The exuberance and supersizing of the private equity industry that we saw in 2021 may alter dramatically as global markets face adverse shocks in the year ahead.
The industry’s growth could be tipped sideways by forces such as inflation, interest rates and the Ukraine conflict, Brenda Rainey, executive vice-president of Bain & Company’s global private equity practice, told Private Equity International.
“Macro uncertainty is really the enemy of deal markets,” she added. “One thing that private markets dislike is uncertainty, especially when it comes to macro. How much uncertainty there is will be directly correlated to the impact on dealmaking in 2022.”
Front and centre right now is the conflict in Ukraine. Although the private equity industry’s direct exposure to Central and Eastern Europe is relatively small (capital raising in the region in the last decade accounted for less than 1 percent of global capital raise, according to Rainey), the effects of the crisis will ripple through markets in the years to come.
While it’s “way too early” to know what those effects are going to be on different regions and industries, there are clear implications for oil and gas supply, she noted. “It’s one of those situations where nobody can have confidence today around the likely outcome. PE firms and their portfolio companies need to be considering many different potential outcomes and watch the situation closely.”
Rainey also underscored the impact that inflation and interest rates will have on investors in 2022 and beyond. “The industry – and really the world – has not wrestled with global inflation in over 40 years, so this is new. And while PE firms have a cost-out playbook that they honed through the financial crisis, the price-up playbook is still being developed for a lot of PE firms.”
What’s more, high prices being paid for assets and high levels of leverage being put on deals could cause a turn of fortunes in the industry, she added.
Buyout deal value and exits hit new records in 2021, according to Bain’s Global Private Equity Report 2022. Buyout deals reached $1.1 trillion, roughly double 2020’s total of $577 billion and shattering the old record of $804 billion in 2006. Growth was up across all regions, with North American deals at $537 billion, accounting for nearly half of all deals transacted.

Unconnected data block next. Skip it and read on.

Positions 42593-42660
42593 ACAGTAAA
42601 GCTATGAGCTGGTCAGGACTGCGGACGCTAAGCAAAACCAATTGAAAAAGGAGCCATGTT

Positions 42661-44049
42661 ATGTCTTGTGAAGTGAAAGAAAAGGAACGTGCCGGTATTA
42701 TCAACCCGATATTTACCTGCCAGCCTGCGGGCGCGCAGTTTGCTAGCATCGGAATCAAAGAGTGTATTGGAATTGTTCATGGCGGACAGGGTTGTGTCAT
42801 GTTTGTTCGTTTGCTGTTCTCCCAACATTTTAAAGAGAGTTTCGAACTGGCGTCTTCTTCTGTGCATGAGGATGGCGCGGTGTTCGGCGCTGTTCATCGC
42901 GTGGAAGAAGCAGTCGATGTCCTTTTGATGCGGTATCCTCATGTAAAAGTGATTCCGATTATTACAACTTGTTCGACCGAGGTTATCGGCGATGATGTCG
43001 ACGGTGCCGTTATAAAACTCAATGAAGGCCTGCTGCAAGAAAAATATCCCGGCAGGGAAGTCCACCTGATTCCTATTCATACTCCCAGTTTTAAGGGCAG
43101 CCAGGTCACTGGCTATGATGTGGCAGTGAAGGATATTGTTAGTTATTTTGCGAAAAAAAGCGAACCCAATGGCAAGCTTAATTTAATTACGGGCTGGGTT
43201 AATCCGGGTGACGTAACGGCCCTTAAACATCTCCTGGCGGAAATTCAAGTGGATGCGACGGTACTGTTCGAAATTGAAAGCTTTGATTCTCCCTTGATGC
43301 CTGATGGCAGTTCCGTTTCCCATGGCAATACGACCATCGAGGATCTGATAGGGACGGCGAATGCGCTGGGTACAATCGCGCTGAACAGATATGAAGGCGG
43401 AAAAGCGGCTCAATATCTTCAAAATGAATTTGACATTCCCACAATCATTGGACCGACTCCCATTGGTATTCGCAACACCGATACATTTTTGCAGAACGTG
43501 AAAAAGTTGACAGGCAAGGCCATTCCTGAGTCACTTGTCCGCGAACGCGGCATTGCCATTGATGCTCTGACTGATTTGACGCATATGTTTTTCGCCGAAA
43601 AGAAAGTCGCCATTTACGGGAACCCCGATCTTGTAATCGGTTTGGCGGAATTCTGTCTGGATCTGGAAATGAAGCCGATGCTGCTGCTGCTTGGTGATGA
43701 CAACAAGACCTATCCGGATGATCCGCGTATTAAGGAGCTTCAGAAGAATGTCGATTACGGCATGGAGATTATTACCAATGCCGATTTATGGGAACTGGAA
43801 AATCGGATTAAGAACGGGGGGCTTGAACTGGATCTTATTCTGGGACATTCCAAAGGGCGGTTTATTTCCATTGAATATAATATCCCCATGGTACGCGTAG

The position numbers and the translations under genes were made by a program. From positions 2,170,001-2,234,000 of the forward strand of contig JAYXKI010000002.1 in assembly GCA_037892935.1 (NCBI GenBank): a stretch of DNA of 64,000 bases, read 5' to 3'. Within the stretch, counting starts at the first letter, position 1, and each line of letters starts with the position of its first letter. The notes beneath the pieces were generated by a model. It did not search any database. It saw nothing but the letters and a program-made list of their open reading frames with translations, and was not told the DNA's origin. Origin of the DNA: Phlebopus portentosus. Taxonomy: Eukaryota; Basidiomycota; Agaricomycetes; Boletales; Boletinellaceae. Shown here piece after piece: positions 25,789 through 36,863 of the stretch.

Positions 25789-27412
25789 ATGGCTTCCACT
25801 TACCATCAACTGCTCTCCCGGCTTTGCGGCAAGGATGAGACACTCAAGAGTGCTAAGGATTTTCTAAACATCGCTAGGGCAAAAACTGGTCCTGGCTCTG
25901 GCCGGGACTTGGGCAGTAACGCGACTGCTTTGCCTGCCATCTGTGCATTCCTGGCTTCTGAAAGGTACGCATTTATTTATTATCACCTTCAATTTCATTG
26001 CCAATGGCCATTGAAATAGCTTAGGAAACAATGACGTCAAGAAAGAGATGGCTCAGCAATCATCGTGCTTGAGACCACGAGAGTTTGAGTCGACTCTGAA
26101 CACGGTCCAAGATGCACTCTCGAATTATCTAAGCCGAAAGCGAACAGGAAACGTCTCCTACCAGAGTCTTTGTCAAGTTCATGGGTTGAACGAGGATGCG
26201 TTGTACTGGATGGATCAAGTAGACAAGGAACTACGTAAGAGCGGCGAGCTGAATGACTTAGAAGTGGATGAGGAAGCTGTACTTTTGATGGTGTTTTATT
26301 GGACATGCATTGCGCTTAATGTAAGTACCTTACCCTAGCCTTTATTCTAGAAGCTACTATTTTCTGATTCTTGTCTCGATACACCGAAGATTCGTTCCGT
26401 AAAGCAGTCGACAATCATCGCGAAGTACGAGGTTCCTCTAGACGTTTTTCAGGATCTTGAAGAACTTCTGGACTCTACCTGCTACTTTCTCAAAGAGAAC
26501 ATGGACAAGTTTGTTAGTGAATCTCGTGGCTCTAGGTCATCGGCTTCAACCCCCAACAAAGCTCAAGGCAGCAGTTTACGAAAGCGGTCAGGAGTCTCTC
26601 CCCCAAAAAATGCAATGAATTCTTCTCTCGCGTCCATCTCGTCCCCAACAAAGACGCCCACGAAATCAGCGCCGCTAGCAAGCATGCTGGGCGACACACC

Deal size, not deal count, was behind the increase in value as bigger funds secured bigger deals, the report noted. The 10 largest deals, including the more than $30 billion investment in Medline Industries by Blackstone, Carlyle Group, Hellman & Friedman and GIC, made up 18 percent of total deal value. The average deal size saw a 57 percent increase in 2021 from the prior year, pushing past the $1 billion threshold for the first time.
Public-to-privates also drove dealmaking, with $469 billion of such deals recorded – up 57 percent from the previous year’s $298 billion. In fact, private equity investors paid rich multiples for take-privates at an average 19.3 times EV/EBITDA, or 1.6 times the average.
Exits totalled $957 billion, more than double 2020’s $460 billion and exceeding the five-year average by 131 percent. Each and every exit channel – from sales, corporates and PE firms to special purpose acquisition companies and initial public offerings – rose in 2021.
Fundraising also saw a burst of activity, with $1.2 trillion gathered in 2021 by buyout, venture, growth, secondaries, infrastructure, real estate and co-investment funds. That compares with $1.08 trillion in 2020. Buyout funds raised $387 billion in 2021, their second-best year ever. Most funds, however, took longer to hold final closes in 2021 than in previous years, Bain noted in the report. Funds that reached their target in less than a year dropped from 44 percent to 33 percent.
Growth equity’s crossover investors
As Bain’s latest report shows, growth equity is no longer a nascent strategy. Assets under management by growth equity funds have grown around twice the pace of buyout AUM over the past decade, with a compound annual growth rate of 18 percent.
Growth equity and late-stage deal value, meanwhile, shot to $685 billion in 2021, from $371 billion the year before. Technology deals are by far the main targets, but investor demand for healthcare and financial services deals have also surged.
Hedge funds have become prolific investors and have set the pace in growth equity investing in recent years, and are “most responsible for changing how the game is played”, Bain noted.
Attributes including “lightning-fast decision-making, aggressive equity funding and agnostic approach to control” are a departure from the buyout model, according to the report. Tiger Global, with $95 billion under management, has a large presence in the market and has bought more companies than any other fund type.
“When it comes to hedge funds that have crossed over into growth equity [and] are investing behind trends and themes, these investors are not necessarily picking one company to back,” said Rainey. “They are picking a dozen companies that are following that trend to place their bets, hoping that one or more will emerge as a winner.
“That is a very different growth strategy than other growth investors, like traditional buyouts funds, that typically back an asset and bring a more traditional value creation toolkit to those growth businesses.”